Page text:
United States District Court, D. Maryland
SNYDER/DONALDSON, LLC, ET AL.
ANNE ARUNDEL COUNTY, MD, ET AL.
RICHARD D. BENNETT, UNITED STATES DISTRICT JUDGE.
Snyder/Donaldson, LLC and Snyder Development Corporation
(collectively "Snyder") file suit against
defendants Anne Arundel County, Maryland (the
"County"), the CalAtlantic Group, Inc.
("CalAtlantic"), and Mandrin Homes, LTD.
("Mandrin"), seeking a declaratory judgment and
damages for breach of contract and violation of the Due
Process Clause of the Fourteenth Amendment. This dispute
arises out of an agreement to construct and share use of a
temporary sewer pumping station. Now pending is
plaintiffs' motion for Burford abstention and
remand. The parties have fully briefed the issues,
and no oral argument is necessary. See Local Rule
105.6. For the reasons set forth below, the motion for
Burford abstention is granted. Count I will be
remanded to the Circuit Court for Anne Arundel County, while
Counts II and III will remain in this court, where they will
be stayed pending the resolution of the remanded claim.
is the developer of Evergreen Commons, a residential land
subdivision in the County. (ECF No. 12, ¶ 9). The homes
in Evergreen Commons will ultimately connect to a County
sewage pumping station. (Id. at ¶ 12). At the
time of development, however, Evergreen Commons could not
connect to this station. (Id.). Therefore, Mandrin
agreed to construct an interim station to connect Evergreen
Commons to the County's sewage system until the permanent
station became available. (Id. at ¶ 13).
2008, developers of other properties near Evergreen Commons,
including Snyder, agreed to jointly fund the construction of
the interim station, so that sewer service would also be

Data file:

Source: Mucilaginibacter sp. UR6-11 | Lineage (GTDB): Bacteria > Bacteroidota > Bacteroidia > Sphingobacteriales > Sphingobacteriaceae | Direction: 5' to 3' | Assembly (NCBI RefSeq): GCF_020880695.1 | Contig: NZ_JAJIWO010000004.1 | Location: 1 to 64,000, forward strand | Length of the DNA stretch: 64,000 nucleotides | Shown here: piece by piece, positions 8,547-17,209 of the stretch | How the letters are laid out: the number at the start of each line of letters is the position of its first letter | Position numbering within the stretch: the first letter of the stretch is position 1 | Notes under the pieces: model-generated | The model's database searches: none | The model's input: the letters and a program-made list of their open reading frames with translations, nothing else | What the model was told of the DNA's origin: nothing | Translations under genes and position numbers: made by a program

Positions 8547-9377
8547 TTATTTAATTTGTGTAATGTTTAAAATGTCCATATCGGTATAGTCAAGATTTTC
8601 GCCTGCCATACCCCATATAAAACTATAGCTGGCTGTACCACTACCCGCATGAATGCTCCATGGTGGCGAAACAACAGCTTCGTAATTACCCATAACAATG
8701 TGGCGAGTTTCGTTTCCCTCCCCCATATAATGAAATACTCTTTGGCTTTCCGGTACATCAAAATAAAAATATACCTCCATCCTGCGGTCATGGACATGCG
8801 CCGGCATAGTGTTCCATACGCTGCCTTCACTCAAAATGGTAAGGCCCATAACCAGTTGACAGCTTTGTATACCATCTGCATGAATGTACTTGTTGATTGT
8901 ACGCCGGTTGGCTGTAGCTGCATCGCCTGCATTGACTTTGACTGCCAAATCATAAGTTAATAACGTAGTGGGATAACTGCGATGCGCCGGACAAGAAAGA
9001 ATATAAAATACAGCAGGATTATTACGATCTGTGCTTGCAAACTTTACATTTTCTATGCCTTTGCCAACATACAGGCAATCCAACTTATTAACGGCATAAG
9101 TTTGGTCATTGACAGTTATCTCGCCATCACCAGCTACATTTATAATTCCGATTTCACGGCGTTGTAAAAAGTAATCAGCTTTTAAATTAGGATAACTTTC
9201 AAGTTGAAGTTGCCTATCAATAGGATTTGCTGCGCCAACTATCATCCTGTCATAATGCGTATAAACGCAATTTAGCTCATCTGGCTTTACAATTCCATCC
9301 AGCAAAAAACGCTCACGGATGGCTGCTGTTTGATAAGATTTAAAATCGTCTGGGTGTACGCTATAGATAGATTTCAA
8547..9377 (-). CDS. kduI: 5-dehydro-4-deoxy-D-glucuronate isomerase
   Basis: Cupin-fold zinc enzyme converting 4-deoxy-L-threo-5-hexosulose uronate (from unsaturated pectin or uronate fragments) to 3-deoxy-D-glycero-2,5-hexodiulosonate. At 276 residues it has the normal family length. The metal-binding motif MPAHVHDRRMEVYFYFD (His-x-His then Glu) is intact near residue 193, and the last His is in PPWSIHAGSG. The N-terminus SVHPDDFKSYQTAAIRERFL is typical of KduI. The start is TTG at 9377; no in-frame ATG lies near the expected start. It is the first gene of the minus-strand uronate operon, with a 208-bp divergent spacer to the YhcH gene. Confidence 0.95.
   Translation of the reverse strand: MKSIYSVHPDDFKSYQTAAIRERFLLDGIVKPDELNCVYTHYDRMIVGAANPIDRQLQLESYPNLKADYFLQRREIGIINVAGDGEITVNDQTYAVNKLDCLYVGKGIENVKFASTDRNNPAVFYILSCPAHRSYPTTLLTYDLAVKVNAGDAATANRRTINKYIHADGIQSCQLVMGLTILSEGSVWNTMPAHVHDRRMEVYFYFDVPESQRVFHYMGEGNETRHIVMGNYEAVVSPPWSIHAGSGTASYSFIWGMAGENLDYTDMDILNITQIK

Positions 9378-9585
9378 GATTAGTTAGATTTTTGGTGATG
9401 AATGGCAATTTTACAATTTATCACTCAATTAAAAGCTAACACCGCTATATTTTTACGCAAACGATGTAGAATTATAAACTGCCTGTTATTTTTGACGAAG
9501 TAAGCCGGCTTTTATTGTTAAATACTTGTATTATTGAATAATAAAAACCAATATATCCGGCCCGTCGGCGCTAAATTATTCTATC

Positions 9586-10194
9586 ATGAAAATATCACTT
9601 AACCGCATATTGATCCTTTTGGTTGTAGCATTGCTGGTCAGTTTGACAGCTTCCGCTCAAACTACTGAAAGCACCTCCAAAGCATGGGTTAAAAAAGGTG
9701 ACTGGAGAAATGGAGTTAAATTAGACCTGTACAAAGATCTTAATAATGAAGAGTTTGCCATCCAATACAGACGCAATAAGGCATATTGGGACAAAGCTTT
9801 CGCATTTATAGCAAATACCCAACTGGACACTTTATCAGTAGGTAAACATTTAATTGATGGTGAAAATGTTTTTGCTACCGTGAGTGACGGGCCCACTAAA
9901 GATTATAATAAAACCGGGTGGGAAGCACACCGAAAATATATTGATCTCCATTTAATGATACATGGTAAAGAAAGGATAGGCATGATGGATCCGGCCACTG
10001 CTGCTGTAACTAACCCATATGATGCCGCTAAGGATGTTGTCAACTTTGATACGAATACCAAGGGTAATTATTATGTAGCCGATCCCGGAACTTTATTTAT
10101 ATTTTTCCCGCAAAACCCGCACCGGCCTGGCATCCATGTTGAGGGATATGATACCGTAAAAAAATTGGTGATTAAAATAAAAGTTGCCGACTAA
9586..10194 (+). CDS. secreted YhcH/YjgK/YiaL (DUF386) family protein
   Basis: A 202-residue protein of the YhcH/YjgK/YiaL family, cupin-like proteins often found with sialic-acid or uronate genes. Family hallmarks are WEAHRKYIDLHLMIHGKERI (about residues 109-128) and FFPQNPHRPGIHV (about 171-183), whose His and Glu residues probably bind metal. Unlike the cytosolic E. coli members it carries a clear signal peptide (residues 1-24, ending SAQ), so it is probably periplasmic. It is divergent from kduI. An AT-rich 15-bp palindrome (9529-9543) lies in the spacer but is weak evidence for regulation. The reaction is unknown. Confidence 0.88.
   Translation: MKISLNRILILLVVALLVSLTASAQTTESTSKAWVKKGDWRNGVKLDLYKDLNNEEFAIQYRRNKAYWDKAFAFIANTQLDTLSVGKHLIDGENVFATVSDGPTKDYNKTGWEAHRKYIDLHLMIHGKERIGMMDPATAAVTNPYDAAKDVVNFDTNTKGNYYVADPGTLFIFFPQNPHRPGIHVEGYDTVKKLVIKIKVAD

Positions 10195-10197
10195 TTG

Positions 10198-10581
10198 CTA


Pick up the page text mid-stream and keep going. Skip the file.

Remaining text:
available to their residential subdivisions. (Id. at
¶ 14). The parties entered into a non-binding Memorandum
of Understanding ("MOU"), which established that
Mandrin would construct the station "for the benefit of
all parties" and that the parties would share the costs
of the construction "in direct proportion with the
number of units" associated with the interim station.
October 2010, Mandrin entered into a Sewage Pumping Station
Utility Agreement with the County. (See ECF No.
12-2). The agreement, which bound Mandrin to construct and
install the station at no cost to the County, was recorded in
the County's Land Records. (ECF No. 12, ¶ 16).
2012, Mandrin entered into a Subsequent User Agreement (the
"Agreement") with the County. (See ECF No.
12-3). The Agreement provided that the County would allow
Mandrin to recoup "a portion of the project
Cost"-that amount over and above those improvements
required by the County Code-from the other users of the
interim station. (ECF No. 12, ¶ 17). The Agreement set
forth a procedure by which the County was to notify the other
users of the requirement that they share the cost of the
interim station. (Id. at ¶ 21). Specifically,
the County was to notify each user within thirty days of
determining how much sewer allocation it would grant that
user. (Id.). The Agreement did not mention Snyder by
name and was not recorded in the County's Land Records.
(Id. at ¶¶ 18, 20). As a result, Snyder
claims it knew nothing about the Agreement, including that